In the city(or inner suburb -same thing) 800 people live on a street that is a quarter mile long. In the far out spralburbs perhaps 35 people occupy a street at that length. The amount of power lines needed to serve those people is several hundred times more than for the city person. The same goes for telephone lines, and possibly water as sewer as well. Since those people possibly moved out there from Cheektowaga or some other densely built area that town's schools have a declining enrollment making education more expensive there. Those outer suburb people need a lot of roads and highways to get to their houses. Since they can't walk anywhere they need roads more often which means they need to be bigger and wider and need more maintenance. Since they drive so much oil becomes the focus of our economy. It must be protected at any cost. It forces us into a middle eastern policy that is extremely expensive and dangerous. Massive amounts of paved areas for roads and parking cause flooding and destruction to rivers and water quality. Buffalo's suburbs dump tons of pollutants into area streams.

So as Metro Buffalo shrinks people insist on spreading out into the countryside further and further with more and more required infrastructure for few and few people. If fewer people require more stuff it gets more expensive to have that stuff for each person. The people living in the dense areas pay the extra price otherwise the people who chose to live way out in sprawl areas would not be able to afford it.

Anonymous said...

Lets not forget the largest subsidy that is enjoyed mainly by suburbanites, the tax deduction for mortgage interest. This is the single largest transfer of wealth in America and benefits only those with high incomes and expensive homes. Very few city residents have enough interest or income to take advantage of this government giveaway.

Anonymous said...

Tax deduction of mortgage interest occurs in both the city (a lot in Delaware, Elmwood, Hertel) and suburbs. Non issue in this context. Ask Obama, Pelosi, and Reid to eliminate the mortgage deduction for all I care. They have the power to eliminate it if they want to. I'd like to see it eliminated in fact.

Last time:

1.) It's not about only welfare payments to individuals. That's only one portion.

2.) In _addition_ to entitlement spending, there's a LOT of state aid to Buffalo city government ("City Hall"), and the Buffalo school system. I shouldn't have ad to repeat that, but you ignored it last time. Yes, Erie County's suburban schools and municipalities also receive NY state aid, but a lot less per capita than aid received by the city. All of this is verifiable online. On average (note Anon 11:35) residents of Erie Co suburbs pay more state income taxes per capita than city residents, and pay a higher portion of property taxes for their own local services.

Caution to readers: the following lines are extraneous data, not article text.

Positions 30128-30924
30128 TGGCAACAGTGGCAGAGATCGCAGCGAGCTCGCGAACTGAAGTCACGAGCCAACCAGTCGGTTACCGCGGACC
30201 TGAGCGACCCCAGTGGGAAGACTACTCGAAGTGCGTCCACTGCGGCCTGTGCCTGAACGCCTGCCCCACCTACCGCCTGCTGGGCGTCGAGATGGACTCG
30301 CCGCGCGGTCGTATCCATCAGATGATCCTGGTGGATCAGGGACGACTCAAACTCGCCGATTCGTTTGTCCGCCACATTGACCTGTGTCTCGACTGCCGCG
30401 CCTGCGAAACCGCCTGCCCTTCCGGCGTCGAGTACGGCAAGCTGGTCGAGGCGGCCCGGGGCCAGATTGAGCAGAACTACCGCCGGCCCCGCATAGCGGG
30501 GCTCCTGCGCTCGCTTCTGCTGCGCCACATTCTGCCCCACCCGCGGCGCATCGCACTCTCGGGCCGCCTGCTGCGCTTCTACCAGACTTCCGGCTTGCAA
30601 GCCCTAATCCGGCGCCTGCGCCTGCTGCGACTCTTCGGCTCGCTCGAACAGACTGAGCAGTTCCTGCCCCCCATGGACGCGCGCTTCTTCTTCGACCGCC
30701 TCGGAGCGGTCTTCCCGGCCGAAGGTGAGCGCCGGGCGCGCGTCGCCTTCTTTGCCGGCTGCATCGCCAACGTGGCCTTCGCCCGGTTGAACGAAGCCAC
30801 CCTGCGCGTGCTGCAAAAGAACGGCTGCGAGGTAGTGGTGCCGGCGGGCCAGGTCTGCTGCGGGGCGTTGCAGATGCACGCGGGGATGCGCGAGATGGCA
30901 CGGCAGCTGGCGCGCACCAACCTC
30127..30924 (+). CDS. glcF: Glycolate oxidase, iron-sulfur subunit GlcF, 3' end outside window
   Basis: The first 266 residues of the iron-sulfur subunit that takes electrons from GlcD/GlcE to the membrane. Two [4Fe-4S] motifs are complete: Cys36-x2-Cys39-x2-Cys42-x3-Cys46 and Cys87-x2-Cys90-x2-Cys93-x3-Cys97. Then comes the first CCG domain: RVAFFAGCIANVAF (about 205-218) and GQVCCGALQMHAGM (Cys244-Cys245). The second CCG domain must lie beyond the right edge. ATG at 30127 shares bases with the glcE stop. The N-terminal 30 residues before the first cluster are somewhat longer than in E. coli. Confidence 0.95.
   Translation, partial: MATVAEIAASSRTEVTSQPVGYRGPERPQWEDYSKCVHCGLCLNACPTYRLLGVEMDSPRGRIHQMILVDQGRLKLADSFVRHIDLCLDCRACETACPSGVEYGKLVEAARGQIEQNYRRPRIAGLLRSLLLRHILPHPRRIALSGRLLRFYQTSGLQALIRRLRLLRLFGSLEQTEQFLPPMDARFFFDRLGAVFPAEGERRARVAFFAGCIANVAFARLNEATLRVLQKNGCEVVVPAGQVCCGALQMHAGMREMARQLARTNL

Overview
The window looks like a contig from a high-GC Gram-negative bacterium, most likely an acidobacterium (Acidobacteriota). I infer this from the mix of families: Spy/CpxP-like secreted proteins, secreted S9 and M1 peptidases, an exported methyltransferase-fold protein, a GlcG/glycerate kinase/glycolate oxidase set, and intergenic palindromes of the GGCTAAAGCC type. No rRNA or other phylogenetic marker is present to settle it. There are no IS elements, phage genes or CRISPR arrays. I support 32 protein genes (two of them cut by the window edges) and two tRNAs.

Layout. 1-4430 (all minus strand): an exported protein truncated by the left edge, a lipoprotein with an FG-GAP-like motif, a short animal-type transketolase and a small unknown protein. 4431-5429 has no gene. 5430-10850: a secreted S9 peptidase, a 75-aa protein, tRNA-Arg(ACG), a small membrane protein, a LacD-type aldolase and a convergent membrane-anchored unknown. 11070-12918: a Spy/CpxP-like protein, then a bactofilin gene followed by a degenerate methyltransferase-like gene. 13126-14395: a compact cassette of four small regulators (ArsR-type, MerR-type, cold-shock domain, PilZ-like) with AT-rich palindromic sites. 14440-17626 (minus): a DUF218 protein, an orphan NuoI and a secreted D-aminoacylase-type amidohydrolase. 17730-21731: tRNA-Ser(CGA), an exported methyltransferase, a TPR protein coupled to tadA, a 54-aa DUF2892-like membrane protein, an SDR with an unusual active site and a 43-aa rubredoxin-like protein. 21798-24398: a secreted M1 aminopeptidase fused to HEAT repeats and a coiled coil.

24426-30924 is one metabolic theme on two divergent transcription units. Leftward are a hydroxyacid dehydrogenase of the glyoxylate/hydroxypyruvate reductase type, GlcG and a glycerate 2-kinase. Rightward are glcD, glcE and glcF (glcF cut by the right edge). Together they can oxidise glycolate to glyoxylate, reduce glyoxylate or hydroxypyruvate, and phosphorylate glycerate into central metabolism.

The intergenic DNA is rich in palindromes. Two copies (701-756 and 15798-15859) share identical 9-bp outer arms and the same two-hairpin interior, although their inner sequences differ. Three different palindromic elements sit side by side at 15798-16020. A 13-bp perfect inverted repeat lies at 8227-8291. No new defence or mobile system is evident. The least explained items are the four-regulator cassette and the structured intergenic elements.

3.) I'm not saying redistributing wealth from suburbanites into the city via state aid and entitlements are necessarily good or bad. That's a separate issue, not what I'm talking about.

The point here (also note, Anon 11:35) is to refute the following from the comment at 4:14 on Jan 14:

"People are certainly free to make choices. But when that choice is a subsidized choice I think people have a right to complain. Sprawl is subsidized. Free parking at suburban shopping centers is subsidized. The amount spent government in the suburbs is also far higher per capita. If people paid the true cost of living in the suburbs they would very likely make different choices."

The above is blatantly one-sided by making it sound as if subsidies are unbalanced in the direction _only_ of taking money earned by city residents and redistributing it to the benefit of suburban development. That argument ignores reality that different kinds of subsidies go BOTH WAYS, and there's a huge amount of subsidies which ON AVERAGE suburban residents fund disproportionately in the city.

Anonymous said...

Welfare and school aid is higher in the city because we carry the REGIONS burden of the poor. The suburbs have used zoning, auto dependency and covert racism to make sure all the "undesirables are contained within the border of Buffalo. The costs of sprawl are paid by all of us while the negative consequences are born by the old truly sustainable communities.
Only in hindsight will we able to see just how expensive and damaging this 50 year experiment has been to our society.

Anonymous said...

I love the way this topic has grown, but,,,

Don't forget that there are plenty of people both city and suburbs with NO mortgage payments! Yes! Such people actually exist!

And especially here in WNY, where homeowners are not like, say, Manhattanites, family still counts over amassing a fortune.

I don't think the housing mess is going away.

I think sprawl is over with.

I know there are people stuck with mortgage payments in houses that are no longer increasing in value--but WNY is not this country's worse such situation. In the meantime, who doesn't accept the fact about where house "values" are headed?

The ONLY value of a house is the original cost to build it. After that the value becomes artificial and relys on what the public is willing to pay.

The buying public is no longer willing and able...